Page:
Proposal for the implementaion of Fraunhofer far field
Moderators: thorsten, sebastian
Proposal for the implementaion of Fraunhofer far field
Hi,
I would like to add an FFT accelerated far field calculation to the Python interface. It would calculate the Fraunhofer far field approximation which is valid for large distances >> lambda. The current nf2ff implementation calculates the exact far field, given a certain radius. This approach accounts for the radiating near field. The reactive near field should be enclosed by the FDTD domain anyway.
However, in many cases one is interested in the far field for very large radii >> lambda. In these cases the Fraunhofer approximation is valid. I.e. the field at a point can be obtained by just multiplying the angular distribution by exp(jkr)/r. The former can be obtained via FFT. The advatage would be a fast calculation for many directions (phithetacombinations), in fact as many as we have sampling points on the faces of the nf2ff box. The disadvantage would be inaccuracies when r is not so much larger than lambda.
Technically we can do this by introducing a new keword for nf2ff.CalcNF2FF, e.g. "method". It could take the the values "exact" (default) which is the current nf2ff implementation. When it takes the value "Fraunhofer", a class _nf2ff_Fraunhofer would be used instead of _nf2ff. The former can be a subclass of the latter. Although a certain radius is not needed for the Fraunhofer approximation, the given radius can be used for the calculation of the field at a dedicated point via the above multiplication.
Do you think this would be a proper way for the implementation? Do you think this is a desirable feature at all?
Cheers
Georg
PS: There would be a nice offspring. When the angular distribution is known, it would be easy to implement a method which calculates the field of paraxial beams (e.g. Gaussian beams or the radiation patterns of strongly directional antennas) in arbitrary planes outside the FDTD domain. This in turn can be the beginning of a physical optics extension (mirrors, lenses and the like).
I would like to add an FFT accelerated far field calculation to the Python interface. It would calculate the Fraunhofer far field approximation which is valid for large distances >> lambda. The current nf2ff implementation calculates the exact far field, given a certain radius. This approach accounts for the radiating near field. The reactive near field should be enclosed by the FDTD domain anyway.
However, in many cases one is interested in the far field for very large radii >> lambda. In these cases the Fraunhofer approximation is valid. I.e. the field at a point can be obtained by just multiplying the angular distribution by exp(jkr)/r. The former can be obtained via FFT. The advatage would be a fast calculation for many directions (phithetacombinations), in fact as many as we have sampling points on the faces of the nf2ff box. The disadvantage would be inaccuracies when r is not so much larger than lambda.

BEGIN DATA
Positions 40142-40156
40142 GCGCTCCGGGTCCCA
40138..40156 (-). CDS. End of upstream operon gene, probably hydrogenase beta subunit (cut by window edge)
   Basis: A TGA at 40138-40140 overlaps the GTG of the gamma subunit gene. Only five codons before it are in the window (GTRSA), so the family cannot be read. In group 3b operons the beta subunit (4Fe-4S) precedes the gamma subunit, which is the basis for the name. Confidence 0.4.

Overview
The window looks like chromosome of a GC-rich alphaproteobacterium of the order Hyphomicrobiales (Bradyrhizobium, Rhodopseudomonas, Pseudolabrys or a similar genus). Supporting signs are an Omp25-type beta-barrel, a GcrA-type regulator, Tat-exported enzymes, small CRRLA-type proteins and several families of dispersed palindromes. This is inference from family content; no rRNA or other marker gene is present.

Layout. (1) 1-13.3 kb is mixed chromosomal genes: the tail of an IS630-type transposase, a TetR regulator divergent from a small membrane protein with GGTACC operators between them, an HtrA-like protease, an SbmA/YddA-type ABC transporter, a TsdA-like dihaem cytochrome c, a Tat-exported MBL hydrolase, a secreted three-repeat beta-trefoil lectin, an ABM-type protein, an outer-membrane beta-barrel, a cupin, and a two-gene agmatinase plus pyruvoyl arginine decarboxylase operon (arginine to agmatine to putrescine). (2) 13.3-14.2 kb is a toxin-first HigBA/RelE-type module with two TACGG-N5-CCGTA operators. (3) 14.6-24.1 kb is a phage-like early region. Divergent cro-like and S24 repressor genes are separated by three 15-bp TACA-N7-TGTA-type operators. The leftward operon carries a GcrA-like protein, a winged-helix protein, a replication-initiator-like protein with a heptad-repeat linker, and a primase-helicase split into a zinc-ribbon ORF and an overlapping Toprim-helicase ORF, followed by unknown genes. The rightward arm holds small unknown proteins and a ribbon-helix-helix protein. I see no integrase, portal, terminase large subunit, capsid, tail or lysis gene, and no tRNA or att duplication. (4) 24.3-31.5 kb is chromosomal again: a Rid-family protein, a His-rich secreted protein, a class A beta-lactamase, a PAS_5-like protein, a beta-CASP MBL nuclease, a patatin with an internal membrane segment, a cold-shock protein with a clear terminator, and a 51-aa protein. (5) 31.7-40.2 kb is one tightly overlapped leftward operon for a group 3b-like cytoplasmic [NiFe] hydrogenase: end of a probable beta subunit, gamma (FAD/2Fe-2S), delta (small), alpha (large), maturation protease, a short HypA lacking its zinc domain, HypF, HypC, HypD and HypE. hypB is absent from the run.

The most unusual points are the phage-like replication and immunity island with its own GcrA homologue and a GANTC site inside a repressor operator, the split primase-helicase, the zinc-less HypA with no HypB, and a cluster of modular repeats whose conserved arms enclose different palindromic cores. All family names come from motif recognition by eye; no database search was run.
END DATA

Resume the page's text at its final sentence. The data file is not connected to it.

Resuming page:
Technically we can do this by introducing a new keword for nf2ff.CalcNF2FF, e.g. "method". It could take the the values "exact" (default) which is the current nf2ff implementation. When it takes the value "Fraunhofer", a class _nf2ff_Fraunhofer would be used instead of _nf2ff. The former can be a subclass of the latter. Although a certain radius is not needed for the Fraunhofer approximation, the given radius can be used for the calculation of the field at a dedicated point via the above multiplication.
Do you think this would be a proper way for the implementation? Do you think this is a desirable feature at all?
Cheers
Georg
PS: There would be a nice offspring. When the angular distribution is known, it would be easy to implement a method which calculates the field of paraxial beams (e.g. Gaussian beams or the radiation patterns of strongly directional antennas) in arbitrary planes outside the FDTD domain. This in turn can be the beginning of a physical optics extension (mirrors, lenses and the like).
Re: Proposal for the implementaion of Fraunhofer far field
Hi,
you can certainly give it a try and I will have a look at it. But I'm still not convinced that this will work.
As mentioned and asked in another thread, we use a DTFT (not a normal DFT) because we do not have a periodic signal and thus I still think that a FFT is not a good idea or even possible.
But give it a try, I'm curious to see if it works or not... After all the Fraunhofer far field could just as easily be calculated using the ordinary D(T)FT...
regards
Thorsten
you can certainly give it a try and I will have a look at it. But I'm still not convinced that this will work.
As mentioned and asked in another thread, we use a DTFT (not a normal DFT) because we do not have a periodic signal and thus I still think that a FFT is not a good idea or even possible.
But give it a try, I'm curious to see if it works or not... After all the Fraunhofer far field could just as easily be calculated using the ordinary D(T)FT...